Pages: 525 (everything… so more like under 500 reading) published in 1994 originally. Keep this in mind as some of the technology has advanced massively. Maybe for the 20th anniversary there will be an update with that.
Moving into more linguistic books, this is probably the next most important book that someone should read if studying Linguistics. It is another topic at the cutting edge of linguistic study. Pinker believes that language is a human instinct. He travels into each aspect of linguistics starting with.Syntax and and moving through etymology. He also indicates that there are some basic inheritant understandings that help define why we park on driveways and drive on parkways. It is a jam-packed book filled with stories about how language is crated and adapted over time–something unique to explore and to understand. Pinker also includes chapters about phonetics, how speech with works with language and what is known up to the time of publishing about how the brain, language and speech all work together.
The book is a little daunting. It is not meant for the “lay” reader and definitely directed towards adults. In fact, I would consider it more for a classroom, as there are sets of text that are more formatted for such structure than for “casual” reading. (of course your definition of causal reading may include university level text books, who knows?) There is SOO much material to go through, all related just lots of information. It would be comparable to get a history and development of AIDS research because its extensive, involves a lot of everyday “unnoticed” actions as well as very medically detailed descriptions. However, in no way is the topic depressing or disappointing–its interesting to think of how different accents even provide rules and guidelines of how to say “ride’ and “write.”
Overall, 4 stars. Unique material, plenty of information, easy to understand but still an overwhelming amount of details.
pages: 335, with glossary, recommendations for related books and even a couple sleeves for notes.
Book on Amazon
Warning: This book is not for the everyday average reader, let alone the average Christian (if there is such a thing.) Though I argue that this is an excellent book, filled with a plethora of information and details beyond your wildest dreams– a lot of the information goes well above a reader’s head , dealing with traditional rabbinical views, jewish thought & jewish theology that are well beyond the scoop of a “normal read.”
But despite that warning–this book is very intriguing. It is written by a messianic rabbi *see author above* who discusses how he grew up in Jewish community in Israel and wants to point from a Jewish prescriptive proof that Jesus was the Messiah found within the Scriptures. He uses traditional jewish defense and refers to several rabbinical texts to provide proof of his argument about Yeshua (Jesus–he specifically uses this term as he wants to distinguish in this book the Jewish aspects.)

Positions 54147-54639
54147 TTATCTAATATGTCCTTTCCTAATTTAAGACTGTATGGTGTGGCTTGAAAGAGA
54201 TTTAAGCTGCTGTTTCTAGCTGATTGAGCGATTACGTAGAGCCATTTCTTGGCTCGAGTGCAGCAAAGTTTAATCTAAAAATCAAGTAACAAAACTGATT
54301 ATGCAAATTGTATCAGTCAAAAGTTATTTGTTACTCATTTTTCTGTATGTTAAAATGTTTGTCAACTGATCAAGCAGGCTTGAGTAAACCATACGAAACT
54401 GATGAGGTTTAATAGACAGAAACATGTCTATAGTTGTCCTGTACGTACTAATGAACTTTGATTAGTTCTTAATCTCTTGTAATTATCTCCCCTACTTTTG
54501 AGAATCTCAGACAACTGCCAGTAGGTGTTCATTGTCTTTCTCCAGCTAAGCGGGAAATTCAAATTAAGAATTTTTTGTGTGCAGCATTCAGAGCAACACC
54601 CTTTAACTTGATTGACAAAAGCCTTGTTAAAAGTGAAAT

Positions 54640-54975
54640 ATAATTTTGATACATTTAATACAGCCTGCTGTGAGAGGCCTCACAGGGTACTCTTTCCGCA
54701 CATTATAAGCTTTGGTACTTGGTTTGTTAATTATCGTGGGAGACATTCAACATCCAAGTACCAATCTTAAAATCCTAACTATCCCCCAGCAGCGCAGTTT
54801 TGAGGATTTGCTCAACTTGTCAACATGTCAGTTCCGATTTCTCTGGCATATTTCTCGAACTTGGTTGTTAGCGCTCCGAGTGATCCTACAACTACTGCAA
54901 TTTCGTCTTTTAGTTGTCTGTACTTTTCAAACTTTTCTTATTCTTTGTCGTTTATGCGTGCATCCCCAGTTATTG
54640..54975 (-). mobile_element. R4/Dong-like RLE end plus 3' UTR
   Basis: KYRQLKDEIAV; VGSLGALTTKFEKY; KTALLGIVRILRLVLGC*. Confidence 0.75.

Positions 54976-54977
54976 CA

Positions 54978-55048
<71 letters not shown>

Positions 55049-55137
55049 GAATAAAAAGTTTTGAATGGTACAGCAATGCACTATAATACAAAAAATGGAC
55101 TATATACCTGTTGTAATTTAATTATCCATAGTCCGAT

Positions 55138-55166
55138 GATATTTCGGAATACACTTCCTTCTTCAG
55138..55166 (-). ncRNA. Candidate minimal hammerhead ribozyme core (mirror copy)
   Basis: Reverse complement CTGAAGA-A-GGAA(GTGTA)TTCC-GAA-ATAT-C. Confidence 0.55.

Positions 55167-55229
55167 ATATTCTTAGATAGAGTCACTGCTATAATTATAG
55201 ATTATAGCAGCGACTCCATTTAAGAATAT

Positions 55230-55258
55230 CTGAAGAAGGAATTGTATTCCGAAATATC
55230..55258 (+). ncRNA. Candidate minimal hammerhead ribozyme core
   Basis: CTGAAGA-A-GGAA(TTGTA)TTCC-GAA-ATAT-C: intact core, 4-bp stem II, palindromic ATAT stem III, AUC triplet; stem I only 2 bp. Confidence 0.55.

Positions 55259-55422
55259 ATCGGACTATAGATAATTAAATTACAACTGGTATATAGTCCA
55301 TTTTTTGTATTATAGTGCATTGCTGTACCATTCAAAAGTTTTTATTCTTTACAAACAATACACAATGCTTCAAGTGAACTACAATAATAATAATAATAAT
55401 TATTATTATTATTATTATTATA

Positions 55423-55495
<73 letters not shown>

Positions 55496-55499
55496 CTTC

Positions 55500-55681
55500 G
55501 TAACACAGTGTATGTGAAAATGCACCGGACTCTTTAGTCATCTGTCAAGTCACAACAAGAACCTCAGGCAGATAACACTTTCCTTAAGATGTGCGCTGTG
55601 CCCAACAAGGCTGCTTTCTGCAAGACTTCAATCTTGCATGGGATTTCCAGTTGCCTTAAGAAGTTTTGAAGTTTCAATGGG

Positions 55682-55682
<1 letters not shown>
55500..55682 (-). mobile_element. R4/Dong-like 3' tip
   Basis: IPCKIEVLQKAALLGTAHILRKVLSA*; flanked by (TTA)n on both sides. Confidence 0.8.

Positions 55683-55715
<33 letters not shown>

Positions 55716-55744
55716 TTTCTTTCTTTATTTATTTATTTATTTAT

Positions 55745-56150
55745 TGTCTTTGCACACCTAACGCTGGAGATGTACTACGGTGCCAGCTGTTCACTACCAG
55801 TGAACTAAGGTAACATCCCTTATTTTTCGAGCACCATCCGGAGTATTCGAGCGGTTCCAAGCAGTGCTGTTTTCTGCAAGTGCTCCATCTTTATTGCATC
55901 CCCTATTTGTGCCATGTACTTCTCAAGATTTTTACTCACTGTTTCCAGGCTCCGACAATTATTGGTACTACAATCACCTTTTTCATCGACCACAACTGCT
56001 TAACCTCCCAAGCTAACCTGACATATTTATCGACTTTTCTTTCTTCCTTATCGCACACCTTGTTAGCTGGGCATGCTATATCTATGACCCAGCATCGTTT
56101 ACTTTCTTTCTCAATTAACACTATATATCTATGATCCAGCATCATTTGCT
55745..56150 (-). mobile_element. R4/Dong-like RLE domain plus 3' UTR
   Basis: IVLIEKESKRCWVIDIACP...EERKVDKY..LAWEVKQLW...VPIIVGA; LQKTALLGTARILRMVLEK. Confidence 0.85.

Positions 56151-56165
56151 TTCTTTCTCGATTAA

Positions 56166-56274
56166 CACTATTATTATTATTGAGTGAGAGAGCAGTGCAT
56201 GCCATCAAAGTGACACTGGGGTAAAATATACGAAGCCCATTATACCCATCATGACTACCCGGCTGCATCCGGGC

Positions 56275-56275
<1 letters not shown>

Again I want to emphasize there is A LOT of information in this book. Rabbi Shapira provides several examples of how rabbis interpret certain Messianic scripture, record discussions about the authority, teachings and definition of how Jesus is the claimed Messiah of the Scriptures. He even refers to rabbis that state truths but then sacrifice their teachings for human agreements to dispute Messianic claims.
There are some claims that go a little beyond standardized thinking… discussions about jewish numerology (there is another term for this but I figured I would simplify it) and how certain messianic affiliated verses add up to the same figured and (as the author argues) gives more support to Jesus as the Messiah. Thought I do not argue against Jesus as Messiah… I do not think you need every little ounce of defense, including the mystical aspects of belief. Interesting…but not necessary.
Otherwise, this is an excellent, well documented and informed book about the Messiah in Jewish thought. Thought it was not written for most believers, I do think any believer could benefit from a reading of this book.
For those of you like me who are interested in how language works and functions, this is an excellent book to get started with. The book makes the analogy that just as there is a periodic table for the elements in chemistry, there is a “table” of sorts that linguists are putting together that can categorize and structure languages of the world. Baker discusses how linguistics are forming “parameters” that separate languages from others (usually associated with the subject location, verb, placement of words and verb phrases.) Bakers implies that these parameters help categorize and structure language as a whole more efficiently than country of origin or cultural difference associated with each language.
Mark Baker does an wonderful job of making linguistics readable for the average person–and yet not sacrificing terms, definitions and examples from the field of linguistics. Examples include associates between Japanese, English, French, a native-american language from the Iroquois, Mohawk, and discusses other unique languages that one may not readily think of when discussing tongues of the world.
A basic knowledge of English grammar and syntax would be necessary for understanding this book, along with perhaps knowledge of another language other than your own since some topics make sense with some bi-lingual knowledge base.